Thursday, October 28, 2010
खून के बलिदान को भुलवा सके-
जो ये इतिहास मिटाएगा
वो खुद इतिहास बन जायेगा.
The Right to Dissent, to voice disagreement, is central not only to the notion of modern Democracy but, as pointed out by the Nobel laureate, Dr. Amartya Sen, to India’s glorious if somewhat overlooked tradition of Heterodoxy. It is a fact those in government often tend to ignore: when all else fails, dissent is met with deterrence in the form of punishments; in many cases, these punishments do not have the sanction of Law.
Dr. Raman Singh’s government in Chhattisgarh is increasingly enforcing such unlawful punishments as a deterrent against lawful dissent: the object is to frighten would-be dissenters from taking up causes against it.
Very recently, the Chhattisgarh State Textbook Corporation was instructed by the state government to stop issuing framed pictures of Pandit Jawaharlal Nehru, Lal Bahadur Shashtri, Indira Gandhi, Rajiv Gandhi- all former Prime Ministers- and Sardar Vallabhai Patel to state-run schools and colleges, and instead to replace them with those of Pandits Shyama Prasad Mukherjee and Deen Dayal Upadhyay. The reason for this decision is of course political; it has nothing to do with the merits of their contribution to the nation-building process. Nehru ji, Sardar Patel, Shashtri ji, Indira ji and Rajiv ji were all Congresspersons; Mr. Mukherjee and Mr. Upadhyay belonged to the erstwhile Jan Sangh (the precursor of BJP). What Dr. Raman Singh is trying to do, therefore, is nothing short of what VS Naipaul, another Nobel laureate, has termed as “the erasure of history” (albeit in an entirely different context).
This issue has been jointly taken up by the two youth frontal organizations of the party, NSUI and the Youth Congress. This afternoon, they staged a peaceful protest outside the Textbook Corporation’s head office at Raipur. They did not- nor did they have the intention to- hurt anyone. Even so, the district administration mercilessly lathi-charged the protestors, including the state presidents of both these organizations, Uttam Vasudeo and Sanjeev Shukla, and shut them behind bars. They were booked under section 151 of the Indian Penal Code (IPC), which is a bailable offense. But the SDM was specifically instructed by the DM (Collector) and SP to make himself scarce so that the protestors would not have an opportunity to furnish their bail bonds. The purpose of this is clear: to send them to jail, where they would be kept in barracks like common criminals. “If I had my way,” the SP told someone, “I would keep them locked up till after Deepawali.”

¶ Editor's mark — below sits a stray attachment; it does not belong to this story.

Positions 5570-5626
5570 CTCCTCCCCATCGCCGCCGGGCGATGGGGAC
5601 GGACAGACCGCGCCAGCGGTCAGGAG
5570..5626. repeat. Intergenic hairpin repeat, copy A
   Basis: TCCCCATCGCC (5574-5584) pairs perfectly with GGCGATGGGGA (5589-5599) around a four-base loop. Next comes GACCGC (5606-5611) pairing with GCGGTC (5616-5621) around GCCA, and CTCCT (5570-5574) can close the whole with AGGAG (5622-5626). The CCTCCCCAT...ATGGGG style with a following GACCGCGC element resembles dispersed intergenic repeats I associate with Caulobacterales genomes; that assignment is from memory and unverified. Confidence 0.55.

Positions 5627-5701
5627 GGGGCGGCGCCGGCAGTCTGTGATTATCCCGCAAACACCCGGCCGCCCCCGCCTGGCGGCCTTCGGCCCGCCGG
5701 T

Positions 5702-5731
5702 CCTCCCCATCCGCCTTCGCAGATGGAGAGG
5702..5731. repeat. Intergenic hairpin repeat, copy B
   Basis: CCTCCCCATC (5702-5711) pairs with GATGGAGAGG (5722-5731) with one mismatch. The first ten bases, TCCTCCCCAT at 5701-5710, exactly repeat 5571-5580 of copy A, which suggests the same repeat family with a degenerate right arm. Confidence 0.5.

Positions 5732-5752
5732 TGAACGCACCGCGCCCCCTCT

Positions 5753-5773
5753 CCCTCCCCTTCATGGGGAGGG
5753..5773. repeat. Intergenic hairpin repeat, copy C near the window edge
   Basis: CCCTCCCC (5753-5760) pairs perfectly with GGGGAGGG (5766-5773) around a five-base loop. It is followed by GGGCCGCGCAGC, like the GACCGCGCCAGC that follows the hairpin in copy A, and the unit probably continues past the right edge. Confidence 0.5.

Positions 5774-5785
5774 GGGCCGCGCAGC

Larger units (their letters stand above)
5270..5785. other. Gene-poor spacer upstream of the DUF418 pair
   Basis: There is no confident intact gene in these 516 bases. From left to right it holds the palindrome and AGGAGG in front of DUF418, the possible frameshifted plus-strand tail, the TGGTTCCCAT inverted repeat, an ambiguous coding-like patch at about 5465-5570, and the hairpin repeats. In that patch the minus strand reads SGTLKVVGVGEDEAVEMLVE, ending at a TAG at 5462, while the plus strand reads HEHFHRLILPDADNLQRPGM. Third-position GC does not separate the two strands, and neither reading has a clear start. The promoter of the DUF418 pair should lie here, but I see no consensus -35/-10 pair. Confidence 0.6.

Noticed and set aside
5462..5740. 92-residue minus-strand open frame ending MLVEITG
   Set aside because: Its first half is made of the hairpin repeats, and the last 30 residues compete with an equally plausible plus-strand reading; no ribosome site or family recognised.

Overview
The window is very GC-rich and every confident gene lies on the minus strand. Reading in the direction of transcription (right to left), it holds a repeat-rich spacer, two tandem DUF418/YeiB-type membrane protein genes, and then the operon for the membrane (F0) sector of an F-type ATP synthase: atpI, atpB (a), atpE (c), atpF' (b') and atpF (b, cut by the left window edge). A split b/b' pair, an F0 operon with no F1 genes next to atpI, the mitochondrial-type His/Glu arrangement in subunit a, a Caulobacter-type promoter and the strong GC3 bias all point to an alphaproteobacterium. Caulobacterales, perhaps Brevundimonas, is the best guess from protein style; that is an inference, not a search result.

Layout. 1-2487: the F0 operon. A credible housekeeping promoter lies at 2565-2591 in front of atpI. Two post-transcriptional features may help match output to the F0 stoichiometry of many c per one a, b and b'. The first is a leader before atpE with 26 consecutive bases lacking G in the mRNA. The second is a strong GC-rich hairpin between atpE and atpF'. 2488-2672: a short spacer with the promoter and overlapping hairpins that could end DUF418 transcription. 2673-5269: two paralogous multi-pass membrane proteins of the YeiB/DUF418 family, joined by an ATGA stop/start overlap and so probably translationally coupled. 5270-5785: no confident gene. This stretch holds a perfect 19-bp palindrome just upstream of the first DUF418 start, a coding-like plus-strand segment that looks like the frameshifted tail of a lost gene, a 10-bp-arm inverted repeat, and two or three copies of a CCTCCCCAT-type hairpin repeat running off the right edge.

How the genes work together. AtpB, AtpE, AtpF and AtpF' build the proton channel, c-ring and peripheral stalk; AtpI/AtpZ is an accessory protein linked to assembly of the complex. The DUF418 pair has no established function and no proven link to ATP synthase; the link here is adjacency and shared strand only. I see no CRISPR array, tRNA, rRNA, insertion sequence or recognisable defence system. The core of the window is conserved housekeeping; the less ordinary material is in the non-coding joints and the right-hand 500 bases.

They did the same thing two days ago, when NSUI President Sanjeev Shukla and his associates staged a fast-unto-death outside Pandit Ravi Shankar Shukla University at Raipur to urge the Vice Chancellor to issue degrees to more than 53000 students: they have been waiting for more than 3 years to get them. It is, to say the least, a most reasonable demand: without their degrees, they cannot even apply for jobs. The modus operandi of their protest was also not unreasonable: if anybody was being hurt, it was the students themselves. And yet, the police once again beat them up, and put them behind bars. Once again, the SDM made himself scarce, and once again, the students were forced to spend more than 2 days and 2 nights locked up in barracks like common criminals. For most if not all of them, this was their first time in jail. Naturally, they were terrified to be living alongside convicted criminals and the like, but it also gave them an insight into the inhuman conditions inmates are kept in inside our extremely corrupt jails. When they came out finally, they told the Press exactly what they saw and lived through.
For some reason- I can’t tell what- the state leadership of the Congress party organization has decided not to react to all this, let alone express support for the two youth organizations. It is most disappointing. After all, the removal of our Leaders’ pictures from schools and colleges is not simply a student- or even a youth- issue; it strikes at the very soul of our democratic culture. If we do not speak up now, there is no telling what they will do: at stake, is our Right to Think and Speak Freely. It is clear to me, now more than ever before, that when Dr. Raman Singh fails to buy our Silence (something I’m told he has become rather good at), he will stop at nothing to punish- and terrify- us into Silence.
The Gentleman Doctor’s Mask is slipping away; behold, a Tyrant emerges!
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